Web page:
Increased defense spending is also observed in the Asia-Pacific region and Africa. China ranks second globally in military spending, and its defense budget continues to grow. Taiwan is compelled to follow suit, although its investments are not comparable to China's: about $17 billion versus almost $300 billion. However, these increases do not yet represent such a large share of world GDP that their reduction, in the event of a new “détente” and stabilization, would cause a significant shock. Such an impact can only be predicted for individual countries whose economies are becoming militarized, and here, Russia is the prime example.

Russia and the defense spending addiction

In Russia, spending on defense and security will amount to 8.7% of GDP this year, a figure on a vastly different scale from the 3-4% upper limit on display in Western countries. Russia’s military expenditures account for almost 40% of federal budget, totaling 14.2 trillion rubles (more than $150 billion). This figure is only slightly smaller than the size of Ukraine's entire pre-war economy — an annual GDP of around $200 billion.

On paper, the Russian economy is currently growing, and the statistical success is largely the result of the stimulus provided by large government expenditures on the war. Up to a third of this growth is driven by the military-industrial complex and related industries. But what will happen when the war stops? It's likely that, even if there is no direct necessity for continuing to produce drones and artillery shells, Russia will nevertheless maintain a high level of military spending.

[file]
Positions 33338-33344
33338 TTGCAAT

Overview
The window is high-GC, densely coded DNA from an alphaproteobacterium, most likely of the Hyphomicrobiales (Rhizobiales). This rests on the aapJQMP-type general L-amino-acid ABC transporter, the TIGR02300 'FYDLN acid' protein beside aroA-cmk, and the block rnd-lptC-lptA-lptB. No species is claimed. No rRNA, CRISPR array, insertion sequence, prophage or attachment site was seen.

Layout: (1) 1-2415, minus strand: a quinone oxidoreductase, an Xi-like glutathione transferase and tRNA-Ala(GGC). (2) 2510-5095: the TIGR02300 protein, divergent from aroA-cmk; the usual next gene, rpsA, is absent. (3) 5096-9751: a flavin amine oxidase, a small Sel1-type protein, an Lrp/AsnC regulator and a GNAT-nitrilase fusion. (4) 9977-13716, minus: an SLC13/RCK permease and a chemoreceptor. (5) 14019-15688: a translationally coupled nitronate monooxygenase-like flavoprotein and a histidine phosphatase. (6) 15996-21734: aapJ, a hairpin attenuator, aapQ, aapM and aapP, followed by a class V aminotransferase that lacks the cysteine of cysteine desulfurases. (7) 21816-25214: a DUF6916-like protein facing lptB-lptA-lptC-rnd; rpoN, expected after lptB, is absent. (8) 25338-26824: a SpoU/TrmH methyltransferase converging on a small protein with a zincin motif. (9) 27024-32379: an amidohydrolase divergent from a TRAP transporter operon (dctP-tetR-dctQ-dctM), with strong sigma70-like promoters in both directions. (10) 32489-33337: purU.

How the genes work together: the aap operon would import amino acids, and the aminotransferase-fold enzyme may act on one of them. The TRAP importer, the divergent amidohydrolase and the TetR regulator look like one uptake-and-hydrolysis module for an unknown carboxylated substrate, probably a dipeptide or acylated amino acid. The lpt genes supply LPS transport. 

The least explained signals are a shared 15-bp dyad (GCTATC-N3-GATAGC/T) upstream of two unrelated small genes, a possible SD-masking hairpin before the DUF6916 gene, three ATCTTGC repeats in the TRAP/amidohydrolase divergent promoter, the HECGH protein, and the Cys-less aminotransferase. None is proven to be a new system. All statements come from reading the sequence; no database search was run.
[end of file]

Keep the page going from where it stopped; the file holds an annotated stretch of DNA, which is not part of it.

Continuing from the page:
This is not due to any sort of Kremlin logic about the need to maintain a perpetual conflict with the Western world. Instead, it is simple economic reasoning: abruptly cutting off the injection of more than 8% of GDP in government spending is impossible without causing a severe economic collapse. For comparison, during the global financial crisis of 2008-2009, spending and GDP in most countries decreased by “only” 1-2%.

That’s precisely why high military spending will probably remain an integral part of Russian economic policy until the budget and the National Welfare Fund of the Russian Federation are depleted. The reduction of military spending will likely become a forced emergency measure brought about by a budget crisis. Until that day inevitably comes though, the Russian economy will almost certainly continue pouring unconscionable amounts of its industrial and human capital into the production of death and destruction.

Military expenditures are discretionary budget expenses that are approved each year. They constitute more than half of all discretionary spending. However, this is significantly less than the $7 trillion allocated in total to stimulate the economy during the COVID-19 pandemic. In other words, it is a fundamental category of expenditure that is unlikely to be reduced, even if the authorities return to the task of reducing public debt and implementing austerity measures.